Ignore crazy selfie eyes, por favor.

What I witnessed at ALMF blew me away.  Completely.

So, with an eye on rising to another level of review in 2019, I approached Sara and asked if I could purchase an early copy of Only Home to review.  After the spectacular show I had just witnessed, I was beyond excited to get my hands on the upcoming studio album.  She sent it immediately, and so without further ado….


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The Ghost Writer Review of Sara Robinson Band: Only Home

You Should Know:  As I launch into the first track of Only Home, I am immediately swept away to the south.  And to the past.  I feel the sweat in the fields, and the gospel/ dirge style chants of the farm workers.  I imagine riding the steaming rails on a railroad of blues past King’s Red Hills of Georgia, and I am amazed at the young, petite blonde singer that is taking me there.  I am reminded once again of my conversation with my friend Daryl, about Soul.  I found an article entitled the Songs of Spirit and Continuity of Consciousness by Joyce Marie Jackson as I researched the topic further.

“The African American gospel idiom has contributed tremendously to Louisiana’s unique musical heritage. It is a synthesis of African American music, dance, poetry, and drama distilled into a unified whole—a culmination of the African American religious and aesthetic experience which reveals strong connecting links to African roots in subtle and sometimes obvious ways. Gospel music is strongly entwined and entrenched in the black “folk” church tradition; however, it also attracts many supporters who identify with its message as much for its expression of African American values, aesthetics, and life experiences as for its expression of religion. Cultural participants in the tradition readily identify the historical, social, cultural and spiritual dimensions of this musical form. These views have been expressed among performers of varying degrees of expertise, experience, and popularity, and among listeners from a wide range of ages, denominational affiliations, and geographic locales. A new gospel music more suited to urban life replaced the rural traditions such as the folk spiritual and gave a sense of pride and hope to those who had recently uprooted themselves in pursuit of a dream which seemed increasingly difficult to attain. African Americans confronted this difficulty through the process of consciously recreating those rituals, continuing those performance practices, and maintaining those values and aesthetics which were at the focal point of their mental and physical survival in the rural South.”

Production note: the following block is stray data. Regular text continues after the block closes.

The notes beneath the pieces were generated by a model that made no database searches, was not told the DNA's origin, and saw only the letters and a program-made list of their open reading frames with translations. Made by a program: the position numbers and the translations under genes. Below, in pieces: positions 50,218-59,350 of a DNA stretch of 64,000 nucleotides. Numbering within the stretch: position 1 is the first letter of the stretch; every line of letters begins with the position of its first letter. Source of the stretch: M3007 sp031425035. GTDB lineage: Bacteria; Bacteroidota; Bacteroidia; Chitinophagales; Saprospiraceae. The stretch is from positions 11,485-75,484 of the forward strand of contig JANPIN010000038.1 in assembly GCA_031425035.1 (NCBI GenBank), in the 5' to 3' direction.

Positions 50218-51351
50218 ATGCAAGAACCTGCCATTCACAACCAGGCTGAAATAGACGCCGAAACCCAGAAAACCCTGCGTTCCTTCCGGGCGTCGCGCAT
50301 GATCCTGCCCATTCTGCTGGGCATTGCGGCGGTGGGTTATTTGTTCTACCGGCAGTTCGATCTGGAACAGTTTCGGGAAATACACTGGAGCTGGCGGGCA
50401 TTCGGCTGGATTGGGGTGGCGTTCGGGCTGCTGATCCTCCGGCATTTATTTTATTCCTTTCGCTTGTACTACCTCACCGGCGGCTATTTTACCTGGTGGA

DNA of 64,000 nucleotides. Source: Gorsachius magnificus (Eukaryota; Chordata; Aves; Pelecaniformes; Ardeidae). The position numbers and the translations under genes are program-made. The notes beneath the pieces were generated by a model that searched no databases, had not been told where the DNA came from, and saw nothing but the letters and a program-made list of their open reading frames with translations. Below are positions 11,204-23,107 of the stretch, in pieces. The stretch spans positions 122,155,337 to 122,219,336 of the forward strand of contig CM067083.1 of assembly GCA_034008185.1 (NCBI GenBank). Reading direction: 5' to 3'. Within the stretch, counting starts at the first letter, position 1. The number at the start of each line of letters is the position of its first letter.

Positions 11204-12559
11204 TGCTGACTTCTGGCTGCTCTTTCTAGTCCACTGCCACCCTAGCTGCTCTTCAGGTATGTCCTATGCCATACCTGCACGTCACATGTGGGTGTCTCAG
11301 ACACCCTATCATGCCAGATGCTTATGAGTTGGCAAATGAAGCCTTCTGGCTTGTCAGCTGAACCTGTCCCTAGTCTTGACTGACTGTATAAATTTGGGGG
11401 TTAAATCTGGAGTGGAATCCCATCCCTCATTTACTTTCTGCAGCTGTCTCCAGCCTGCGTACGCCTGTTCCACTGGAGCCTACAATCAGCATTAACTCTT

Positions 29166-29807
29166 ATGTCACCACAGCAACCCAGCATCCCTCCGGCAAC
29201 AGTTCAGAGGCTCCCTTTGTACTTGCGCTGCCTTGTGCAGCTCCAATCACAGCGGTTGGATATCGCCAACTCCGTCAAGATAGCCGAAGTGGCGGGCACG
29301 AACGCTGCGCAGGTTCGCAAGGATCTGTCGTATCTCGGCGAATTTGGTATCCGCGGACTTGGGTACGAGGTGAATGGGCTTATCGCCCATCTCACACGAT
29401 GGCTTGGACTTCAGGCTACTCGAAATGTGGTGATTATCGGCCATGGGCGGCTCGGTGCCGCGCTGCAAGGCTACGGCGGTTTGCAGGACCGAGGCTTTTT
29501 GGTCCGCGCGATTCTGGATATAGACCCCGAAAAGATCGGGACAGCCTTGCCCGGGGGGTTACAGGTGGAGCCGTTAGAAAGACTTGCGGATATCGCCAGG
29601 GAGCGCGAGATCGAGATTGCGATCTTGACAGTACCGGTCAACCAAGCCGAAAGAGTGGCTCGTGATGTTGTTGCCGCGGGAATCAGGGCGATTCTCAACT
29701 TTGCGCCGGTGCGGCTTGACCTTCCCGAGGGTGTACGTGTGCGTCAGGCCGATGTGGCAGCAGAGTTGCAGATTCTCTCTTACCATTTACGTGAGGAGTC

Keep this Muscle Shoals reference in mind.

“Mississippi Strong…. think I’ll wander down…..” SRB

Now, before you think I have lost my mind and gone into the great nowhere, hear me to my second point.  Listening to You Should Know channeled a modern spin on Bob Dylan, a folk writer, a poet, a man of the people.  And just the fact that I have already gotten to Bob Dylan, specifically his Together Through Life album…. on track one of this album…. SHOULD GIVE YOU PAUSE.

On Together Through Life, Dylan’s mystic-drifter persona of his recent records has moved from the Mississippi Delta to Houston and the U.S.-Mexico borderland.  “You feel things, and you’re not quite sure what you feel,” Dylan says about the region. “But it follows your every move, and you don’t know why. You can’t get out of it. It’s the pressure that’s imposed on us.” The first track of Together Through Life — “Beyond Here Lies Nothin’” — is pure Tex-Mex torque. Already getting a lot of radio play, the song conjures up shiny automobiles rumbling across “boulevards of broken cars” through the vast Rio Grande Valley night. By the second track, “Life Is Hard,” Dylan is wandering past the old schoolyard, looking for strength to fight back the grim tide of old age. A red-brick afterglow lingers in the ballad like in an Edward Hopper painting. A Broadway singer has already recorded a demo of the song; it would be perfect for Diane Reeves or Norah Jones. The third track, “My Wife’s Home Town,” a gloss on the old blues standard “I Just Want to Make Love to You,” echoes the haunting Tom Waits vibe of Mule Variations. Dylan sounds like a phlegmatic Cab Calloway scatting and coughing before the coffin closes. Everything feels condemned. The fiendish specter of suicide is omnipresent: “State gone broke/The county’s dry/Don’t be looking at me with that evil eye.” Dylan even menacingly cackles “a-hah-heh-heh” on the track. “The song is a tribute, not a death chant,” he says. “Deep down, I think that everybody thinks like me sooner or later. They just might not be able to express it.  – From The Rolling Stone: Bob Dylan’s Late Era, Old Style American Individualism